Ideally, you should try to not do anything on the above list.  Alright…  Unless you can live forever like the Tuck family in Tuck Everlasting(4th grade reading assignment), you probably can’t avoid #9.  #10 is also pretty hard to avoid, but the rest of the list involves choices that we make that can wear down our teeth over time.

Do you have any questions or comments about cracked or chipped teeth?  Leave them in the comments section below!  Thanks for reading!

Chewing Ice Cubes Hurts Teeth

Have you ever eaten all of your dinner, drank all of your water, and then flirted with the last remaining edible item on the table – the ice in the bottom of your glass?  If so, you’re not alone.  Many people chew on ice cubes for a variety of different reasons.

You may think this habit is relatively harmless since ice is made of water.  After all, it’s not like you are sucking on a piece of sugary candy, right?  Well, the impact of ice-chewing on your teeth is less than desirable.  Here’s why:

4 Reasons Why Chewing Ice Cubes Hurts Your Teeth

Chewing Ice Cubes Can Crack Your Teeth!

1 – Chewing ice puts an enormous amount of pressure on your teeth. While the dentin in your teeth is relatively flexible, the enamel is very hard and doesn’t flex much.  Chewing ice can wear down the enamel and even chip or fracture pieces of the enamel off of your teeth.

Not sure what enamel and dentin are?  Read this article about the anatomy of a tooth.

2 – Chewing ice causes a repetitive hot/cold cycle in your mouth. This can cause microcracks in your enamel over time.  Also, tooth enamel expands at a different rate than fillings.  If you have a white filling, it will expand and contract much faster than the tooth when exposed to hot and cold temperatures.  This could lead to a breakdown of the seal at the tooth/filling interface and may shorten the life of your filling.

3 – If you have braces, the ice could damage them.  It might break off a bracket or move a wire, making it ineffective at doing its job of bringing your teeth into proper alignment.

4 – It can damage your gums. Ice chunks are hard and can be pretty sharp.  Although I don’t know of any studies to back this up, it would seem that if you are constantly chewing ice and pressing down on the gums, you could cause injury to your gums and perhaps even cause gum recession.  For example, tongue rings press on the surface of your teeth closest to your tongue and have been shown to cause gum recession in these areas.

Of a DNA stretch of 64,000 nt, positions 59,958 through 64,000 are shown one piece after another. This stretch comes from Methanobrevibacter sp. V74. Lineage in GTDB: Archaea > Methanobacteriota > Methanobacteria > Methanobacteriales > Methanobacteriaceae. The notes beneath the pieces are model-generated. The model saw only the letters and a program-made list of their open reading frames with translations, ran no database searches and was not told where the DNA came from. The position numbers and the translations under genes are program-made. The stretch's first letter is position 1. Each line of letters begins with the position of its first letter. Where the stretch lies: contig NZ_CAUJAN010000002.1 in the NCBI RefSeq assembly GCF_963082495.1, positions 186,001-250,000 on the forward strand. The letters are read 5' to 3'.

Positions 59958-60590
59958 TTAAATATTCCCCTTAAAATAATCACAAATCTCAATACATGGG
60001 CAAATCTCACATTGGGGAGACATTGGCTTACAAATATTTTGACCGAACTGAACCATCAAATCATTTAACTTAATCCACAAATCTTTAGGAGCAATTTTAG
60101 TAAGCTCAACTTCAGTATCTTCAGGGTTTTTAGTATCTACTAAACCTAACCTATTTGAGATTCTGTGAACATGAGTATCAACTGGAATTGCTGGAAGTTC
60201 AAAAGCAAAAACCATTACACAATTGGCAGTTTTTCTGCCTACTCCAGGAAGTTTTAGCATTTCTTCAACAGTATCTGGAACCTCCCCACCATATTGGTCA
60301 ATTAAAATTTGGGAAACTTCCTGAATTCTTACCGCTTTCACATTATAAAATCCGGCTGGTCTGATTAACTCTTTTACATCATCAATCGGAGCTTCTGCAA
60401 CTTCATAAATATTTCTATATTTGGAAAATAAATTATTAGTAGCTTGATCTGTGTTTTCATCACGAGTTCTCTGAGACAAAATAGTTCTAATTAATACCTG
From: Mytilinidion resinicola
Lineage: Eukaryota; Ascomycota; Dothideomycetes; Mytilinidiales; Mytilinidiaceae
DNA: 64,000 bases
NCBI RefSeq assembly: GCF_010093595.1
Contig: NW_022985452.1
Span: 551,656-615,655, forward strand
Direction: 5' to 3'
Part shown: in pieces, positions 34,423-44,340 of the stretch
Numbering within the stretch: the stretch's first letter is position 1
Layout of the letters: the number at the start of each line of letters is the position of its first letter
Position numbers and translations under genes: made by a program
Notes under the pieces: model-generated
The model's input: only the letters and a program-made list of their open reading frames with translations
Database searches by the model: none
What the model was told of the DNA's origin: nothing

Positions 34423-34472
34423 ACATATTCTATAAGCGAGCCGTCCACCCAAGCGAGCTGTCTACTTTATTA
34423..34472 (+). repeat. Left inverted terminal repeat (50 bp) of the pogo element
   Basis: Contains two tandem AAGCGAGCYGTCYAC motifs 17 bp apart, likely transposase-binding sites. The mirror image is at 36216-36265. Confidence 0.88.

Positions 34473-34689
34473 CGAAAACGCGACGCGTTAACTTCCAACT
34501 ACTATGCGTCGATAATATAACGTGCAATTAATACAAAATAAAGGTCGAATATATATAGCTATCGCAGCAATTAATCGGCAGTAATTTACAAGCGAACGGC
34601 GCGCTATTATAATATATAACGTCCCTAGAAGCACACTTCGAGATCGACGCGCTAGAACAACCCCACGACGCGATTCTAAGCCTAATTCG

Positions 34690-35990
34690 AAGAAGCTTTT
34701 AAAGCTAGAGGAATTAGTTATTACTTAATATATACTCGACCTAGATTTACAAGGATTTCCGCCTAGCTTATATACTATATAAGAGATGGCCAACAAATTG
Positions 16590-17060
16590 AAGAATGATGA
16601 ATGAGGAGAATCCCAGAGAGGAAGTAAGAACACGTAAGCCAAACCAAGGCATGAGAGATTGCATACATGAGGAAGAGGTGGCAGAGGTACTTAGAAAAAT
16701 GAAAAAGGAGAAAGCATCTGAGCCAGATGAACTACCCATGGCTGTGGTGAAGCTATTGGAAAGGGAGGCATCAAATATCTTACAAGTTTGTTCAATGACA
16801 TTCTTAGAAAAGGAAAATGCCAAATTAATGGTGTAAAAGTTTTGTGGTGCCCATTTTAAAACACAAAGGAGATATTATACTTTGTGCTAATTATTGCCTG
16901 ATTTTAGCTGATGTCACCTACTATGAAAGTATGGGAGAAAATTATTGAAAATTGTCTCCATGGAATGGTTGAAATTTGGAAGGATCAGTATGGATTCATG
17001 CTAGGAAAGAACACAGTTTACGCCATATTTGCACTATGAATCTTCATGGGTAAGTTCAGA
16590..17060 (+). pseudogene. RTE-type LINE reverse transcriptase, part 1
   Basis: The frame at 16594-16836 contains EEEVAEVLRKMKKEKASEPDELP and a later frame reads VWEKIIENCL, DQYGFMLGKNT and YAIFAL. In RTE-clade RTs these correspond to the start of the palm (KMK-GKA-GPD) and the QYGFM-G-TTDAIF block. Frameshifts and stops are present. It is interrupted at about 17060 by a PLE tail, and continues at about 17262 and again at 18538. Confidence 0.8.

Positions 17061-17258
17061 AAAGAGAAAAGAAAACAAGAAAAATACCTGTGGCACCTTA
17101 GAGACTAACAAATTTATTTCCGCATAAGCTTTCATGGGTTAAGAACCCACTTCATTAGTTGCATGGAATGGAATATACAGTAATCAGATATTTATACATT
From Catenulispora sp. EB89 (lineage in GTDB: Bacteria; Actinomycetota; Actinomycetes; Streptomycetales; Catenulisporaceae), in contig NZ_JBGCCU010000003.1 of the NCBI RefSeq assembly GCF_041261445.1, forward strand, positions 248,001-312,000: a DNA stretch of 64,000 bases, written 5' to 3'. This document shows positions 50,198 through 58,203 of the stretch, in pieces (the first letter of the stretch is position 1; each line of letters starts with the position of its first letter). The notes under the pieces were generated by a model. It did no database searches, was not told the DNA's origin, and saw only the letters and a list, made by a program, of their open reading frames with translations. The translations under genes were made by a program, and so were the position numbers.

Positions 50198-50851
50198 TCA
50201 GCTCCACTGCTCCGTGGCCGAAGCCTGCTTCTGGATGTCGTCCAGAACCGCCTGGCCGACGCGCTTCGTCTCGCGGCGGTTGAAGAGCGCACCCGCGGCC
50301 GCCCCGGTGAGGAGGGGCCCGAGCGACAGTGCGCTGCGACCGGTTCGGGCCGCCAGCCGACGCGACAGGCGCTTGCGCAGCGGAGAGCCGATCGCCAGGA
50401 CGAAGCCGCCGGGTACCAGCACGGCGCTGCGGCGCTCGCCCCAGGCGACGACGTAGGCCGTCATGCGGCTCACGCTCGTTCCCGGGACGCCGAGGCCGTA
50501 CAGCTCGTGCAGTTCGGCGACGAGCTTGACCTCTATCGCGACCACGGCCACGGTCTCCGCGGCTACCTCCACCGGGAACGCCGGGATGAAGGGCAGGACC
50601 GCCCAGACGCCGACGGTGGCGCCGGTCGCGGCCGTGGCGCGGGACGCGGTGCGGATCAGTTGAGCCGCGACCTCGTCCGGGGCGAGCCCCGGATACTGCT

Why Do You Want to Chew Ice Cubes?

Try to figure out what is causing you to chew ice cubes in the first place.  It could be a sign of stress or a more serious medical condition, such as iron-deficiency anemia.  Perhaps a multi-vitamin with iron is all you need to help you stop your habit.

More than likely, though, you are just chewing on ice because you are bored and still sitting at the table after you have finished your food.  There are also some people who just like chewing ice.  I loved chewing ice cubes when I was a kid, and I’m pretty sure there’s nothing terribly wrong with me…!

Healthier Replacement Habits

Once you find out why you’re chewing ice, you can try to do something to treat the cause of your ice chewing habit.  For example, if stress or social anxiety causes you to chew ice, learn some new techniques to handle these feelings differently.

If you just like chewing ice because of the crunchy noise or the satisfying feeling of chewing through something hard, you can try eating something crunchy, like carrots or apples.


Ice Cube

If you can, it is a lot better to simply suck on ice cubes rather than chew them.  Although this still can cause extremely cold temperatures in your mouth which could shorten the life of your fillings, it is much better to suck on ice than it is to chew on it.

Are you an ice chewer?  Have you ever chipped or cracked your tooth by chewing on something?  If you have any experiences to share or questions, please leave them below in the comments.

Thanks for reading!

Using Teeth as Tools

This past weekend I went shopping with my wife and got a couple of new shirts.  The tags were stuck onto the shirts with a thin plastic string.  I usually rip them off, but only the tag came off.  With no scissors nearby, I almost used my teeth to get the rest off.  Luckily, I caught myself and was able to remove the annoying plastic string without using my teeth.